While there are fewer exaggerated claims this time around on how demonetisation boosted India’s tax net, the cherry picking of data and selective analysis continue.
If drawn into a competitive tax war, India may need to make further concessions, which in turn will have negative consequences for our already troubled investment-GDP ratio.
What industry captains are looking forward to is how the government prioritises its expenditure and if it will follow up on its long-pending promise to rationalise corporate tax rates.
Vinod Dua discusses Yashwant Sinha’s article attacking Arun Jaitley and detainment of BHU students in Delhi.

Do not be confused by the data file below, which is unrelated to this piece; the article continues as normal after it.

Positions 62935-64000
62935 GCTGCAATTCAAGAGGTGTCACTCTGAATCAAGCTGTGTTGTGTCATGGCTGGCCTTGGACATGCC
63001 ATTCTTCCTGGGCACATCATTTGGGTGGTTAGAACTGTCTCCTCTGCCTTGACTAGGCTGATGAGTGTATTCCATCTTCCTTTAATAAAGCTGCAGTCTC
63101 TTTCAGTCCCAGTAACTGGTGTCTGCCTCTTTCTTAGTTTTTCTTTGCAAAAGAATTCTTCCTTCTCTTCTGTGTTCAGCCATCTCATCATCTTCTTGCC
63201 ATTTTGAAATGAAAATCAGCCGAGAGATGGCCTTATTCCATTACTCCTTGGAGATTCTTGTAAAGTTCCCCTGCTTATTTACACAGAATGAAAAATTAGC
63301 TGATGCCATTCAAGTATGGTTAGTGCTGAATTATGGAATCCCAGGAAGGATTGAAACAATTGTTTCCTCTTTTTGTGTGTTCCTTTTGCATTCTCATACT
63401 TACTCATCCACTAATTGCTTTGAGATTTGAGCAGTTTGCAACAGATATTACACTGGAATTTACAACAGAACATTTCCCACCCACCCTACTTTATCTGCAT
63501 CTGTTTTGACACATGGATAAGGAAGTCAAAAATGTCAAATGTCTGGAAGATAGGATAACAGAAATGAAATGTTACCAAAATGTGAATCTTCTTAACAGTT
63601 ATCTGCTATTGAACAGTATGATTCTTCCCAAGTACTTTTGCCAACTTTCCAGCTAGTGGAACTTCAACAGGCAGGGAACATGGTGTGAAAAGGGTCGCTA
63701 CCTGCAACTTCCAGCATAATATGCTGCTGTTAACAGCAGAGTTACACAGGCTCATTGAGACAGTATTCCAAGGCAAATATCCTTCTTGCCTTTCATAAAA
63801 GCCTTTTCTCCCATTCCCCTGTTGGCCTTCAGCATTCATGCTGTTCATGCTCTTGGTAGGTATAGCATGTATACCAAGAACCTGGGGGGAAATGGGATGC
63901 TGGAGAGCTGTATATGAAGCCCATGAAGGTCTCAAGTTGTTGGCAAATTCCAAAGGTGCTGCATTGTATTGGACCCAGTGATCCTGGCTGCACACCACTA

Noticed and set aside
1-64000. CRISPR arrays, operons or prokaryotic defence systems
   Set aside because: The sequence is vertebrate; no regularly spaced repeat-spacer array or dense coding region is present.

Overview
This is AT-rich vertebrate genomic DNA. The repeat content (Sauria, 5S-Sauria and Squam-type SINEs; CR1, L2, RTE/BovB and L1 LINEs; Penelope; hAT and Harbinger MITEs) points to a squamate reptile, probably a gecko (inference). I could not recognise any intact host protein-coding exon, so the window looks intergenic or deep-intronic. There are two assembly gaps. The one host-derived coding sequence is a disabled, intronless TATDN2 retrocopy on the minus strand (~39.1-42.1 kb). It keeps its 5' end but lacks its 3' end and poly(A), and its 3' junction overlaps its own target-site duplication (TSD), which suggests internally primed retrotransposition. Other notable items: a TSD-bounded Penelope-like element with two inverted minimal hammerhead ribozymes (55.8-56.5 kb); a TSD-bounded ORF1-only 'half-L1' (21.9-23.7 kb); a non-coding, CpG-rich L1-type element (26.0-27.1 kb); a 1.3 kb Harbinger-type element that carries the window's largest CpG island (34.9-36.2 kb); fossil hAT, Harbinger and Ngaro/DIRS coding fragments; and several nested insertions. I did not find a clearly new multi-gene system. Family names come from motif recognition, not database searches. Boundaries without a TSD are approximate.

Data shows that post demonetisation – announced on November 9, 2016 – the number of fatal instances in Kashmir have in fact gone up.
Potential challenges include the problem of resource raising, India’s fiscal consolidation promises and our energy security needs.
The economy requires a massive increase in government expenditure to overcome the drastic impact of demonetisation. But will this cause foreign capital to depart?
The finance minister needs to begin to think of strategies to counter the negative impact of a tax war on business taxation.
The Centre is effectively saying it wants a cashless economy for the millions who survive in an honest cash economy. The dishonest cash economy controlled by big business is allowed to continue and thrive.